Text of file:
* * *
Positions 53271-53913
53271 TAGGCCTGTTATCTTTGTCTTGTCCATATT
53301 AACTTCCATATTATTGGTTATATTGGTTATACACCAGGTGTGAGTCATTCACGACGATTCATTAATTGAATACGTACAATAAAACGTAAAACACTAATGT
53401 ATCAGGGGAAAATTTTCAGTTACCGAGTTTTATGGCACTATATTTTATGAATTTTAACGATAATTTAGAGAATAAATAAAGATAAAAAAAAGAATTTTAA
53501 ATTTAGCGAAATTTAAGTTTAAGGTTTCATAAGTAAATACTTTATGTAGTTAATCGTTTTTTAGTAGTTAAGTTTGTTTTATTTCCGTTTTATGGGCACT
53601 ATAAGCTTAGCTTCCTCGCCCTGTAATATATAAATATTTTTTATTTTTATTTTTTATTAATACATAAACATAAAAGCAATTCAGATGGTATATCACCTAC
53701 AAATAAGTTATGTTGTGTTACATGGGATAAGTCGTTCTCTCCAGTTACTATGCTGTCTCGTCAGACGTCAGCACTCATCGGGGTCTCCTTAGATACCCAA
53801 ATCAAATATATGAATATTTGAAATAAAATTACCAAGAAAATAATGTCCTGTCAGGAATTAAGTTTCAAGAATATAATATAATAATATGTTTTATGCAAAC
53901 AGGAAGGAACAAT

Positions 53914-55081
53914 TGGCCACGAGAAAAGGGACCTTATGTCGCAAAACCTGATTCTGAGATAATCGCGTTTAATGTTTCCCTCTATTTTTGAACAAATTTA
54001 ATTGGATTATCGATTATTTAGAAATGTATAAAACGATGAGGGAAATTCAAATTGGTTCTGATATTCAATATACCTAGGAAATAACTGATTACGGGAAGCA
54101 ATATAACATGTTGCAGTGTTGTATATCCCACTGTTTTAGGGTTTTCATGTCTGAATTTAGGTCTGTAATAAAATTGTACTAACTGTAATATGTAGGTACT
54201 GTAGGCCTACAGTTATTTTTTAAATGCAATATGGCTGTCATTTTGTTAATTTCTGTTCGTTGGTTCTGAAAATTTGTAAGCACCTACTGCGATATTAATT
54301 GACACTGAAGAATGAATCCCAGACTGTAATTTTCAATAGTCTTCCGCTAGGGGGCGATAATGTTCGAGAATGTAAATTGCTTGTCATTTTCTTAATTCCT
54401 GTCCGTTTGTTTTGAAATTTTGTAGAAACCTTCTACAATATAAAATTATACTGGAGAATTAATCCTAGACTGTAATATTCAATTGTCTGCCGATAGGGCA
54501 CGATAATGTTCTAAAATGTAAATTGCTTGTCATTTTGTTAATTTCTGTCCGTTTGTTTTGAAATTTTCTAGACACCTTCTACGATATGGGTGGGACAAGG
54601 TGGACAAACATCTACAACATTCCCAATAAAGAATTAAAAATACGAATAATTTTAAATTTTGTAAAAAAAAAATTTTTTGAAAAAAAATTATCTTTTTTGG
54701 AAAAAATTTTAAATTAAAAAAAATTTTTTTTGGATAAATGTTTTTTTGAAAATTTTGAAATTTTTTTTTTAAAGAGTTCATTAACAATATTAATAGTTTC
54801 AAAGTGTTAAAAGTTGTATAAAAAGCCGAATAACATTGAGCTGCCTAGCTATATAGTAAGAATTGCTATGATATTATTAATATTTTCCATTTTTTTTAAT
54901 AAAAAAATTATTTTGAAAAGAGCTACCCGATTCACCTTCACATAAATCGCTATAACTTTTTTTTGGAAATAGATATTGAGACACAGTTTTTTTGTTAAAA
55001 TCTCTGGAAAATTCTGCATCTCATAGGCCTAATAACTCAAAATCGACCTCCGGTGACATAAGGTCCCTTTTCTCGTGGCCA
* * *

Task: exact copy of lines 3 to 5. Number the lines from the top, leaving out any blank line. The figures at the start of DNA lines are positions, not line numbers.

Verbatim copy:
53301 AACTTCCATATTATTGGTTATATTGGTTATACACCAGGTGTGAGTCATTCACGACGATTCATTAATTGAATACGTACAATAAAACGTAAAACACTAATGT
53401 ATCAGGGGAAAATTTTCAGTTACCGAGTTTTATGGCACTATATTTTATGAATTTTAACGATAATTTAGAGAATAAATAAAGATAAAAAAAAGAATTTTAA
53501 ATTTAGCGAAATTTAAGTTTAAGGTTTCATAAGTAAATACTTTATGTAGTTAATCGTTTTTTAGTAGTTAAGTTTGTTTTATTTCCGTTTTATGGGCACT